Climate Change, Land Use, and the Future of Water in Belize

The reality of climate change has many of us questioning how the change in weather patterns will affect the agriculture industry. Not only have we seen a marked difference in the length of wet and dry seasons and when they occur during the year, but we’re noticing more extreme weather behavior in terms of flooding and drought. These abnormalities lead us to wonder what the long-term effects of increasing average temperatures will be. The answer is not easy to pin down as it depends on many factors, such as how much average temperatures rise and how much more forest cover is converted to other land uses.

Because so many people are interested in knowing how climate change will affect different places around the world, scientists have produced different computer-based models for predicting how possible scenarios could translate to local impacts. A recent study conducted by Cherrington, Kay, and Waight-Cho * utilized an array of these models to assess how much rainfall, runoff, and erosion we might see across Belize’s 16 watersheds by the year 2050, given different climate change conditions and deforestation rates.

Overall, the models indicated that climate change will result in decreased rainfall in Belize, particularly in the north. At the same time, the amount of runoff, water which flows over or through the soil rather than soaking into it, will increase. So by 2050 the country will be receiving less precipitation and less water will be infiltrating the soil to provide moisture for crops. Although the decrease in rainfall and increase in runoff are inevitable, the rate of erosion is highly dependent on the amount of forest cover.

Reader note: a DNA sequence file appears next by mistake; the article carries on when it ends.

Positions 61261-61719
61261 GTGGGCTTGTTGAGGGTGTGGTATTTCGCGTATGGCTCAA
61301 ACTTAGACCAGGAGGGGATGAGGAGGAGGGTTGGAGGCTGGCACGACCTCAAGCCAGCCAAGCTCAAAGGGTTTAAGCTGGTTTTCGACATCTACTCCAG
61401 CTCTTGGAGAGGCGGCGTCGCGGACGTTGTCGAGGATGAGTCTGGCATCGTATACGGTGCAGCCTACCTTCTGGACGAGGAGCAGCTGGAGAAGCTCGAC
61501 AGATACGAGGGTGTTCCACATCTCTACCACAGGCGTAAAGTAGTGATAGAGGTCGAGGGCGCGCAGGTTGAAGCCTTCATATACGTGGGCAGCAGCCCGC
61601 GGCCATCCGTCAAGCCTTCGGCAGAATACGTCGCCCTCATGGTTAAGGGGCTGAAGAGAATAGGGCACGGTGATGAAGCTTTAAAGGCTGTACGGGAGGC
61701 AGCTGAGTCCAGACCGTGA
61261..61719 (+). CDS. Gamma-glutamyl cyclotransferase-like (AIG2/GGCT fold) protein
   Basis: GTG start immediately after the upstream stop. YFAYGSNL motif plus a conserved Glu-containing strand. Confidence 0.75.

Currently, 70.6% of the area in Belize’s watersheds is forested. If deforestation continues at the same rate, forest cover in these watersheds will be reduced to 54.6% by 2050. Alternatively, cutting the rate of deforestation in half results in 69.3% of this area being maintained as forest. How does deforestation impact erosion? The root systems of trees in forests hold the soil in place so that as runoff flows over the ground, it doesn’t take the topsoil with it. When the trees are cleared, there is nothing to hold the soil in place, and as the water washes over the earth, it carries the sediment to the river. Therefore, the less forest cover there is in an area, the more erosion occurs, and as the fertile top layer of soil is swept away, the land becomes less productive for agriculture and surrounding rivers and streams are impacted. Furthermore, the presence of forests across the world is a major factor that mitigates climate change, so clearing forest exacerbates the effects of climate change, leading to even drier conditions.

It is important to note that climate change is not occurring in a vacuum, and there are other dynamic factors that might interact with climate change to multiply the effects we experience. For instance, the national rate of population growth is currently 2.4%, and at this rate, the population of Belize will double in 20 to 25 years. In other words, as the water supply is decreasing, the demand will increase. This could cause a hike in water prices, especially considering the fact that the water suppliers will likely have to go to greater lengths to remove the increased sediment from the water due to higher rates of erosion.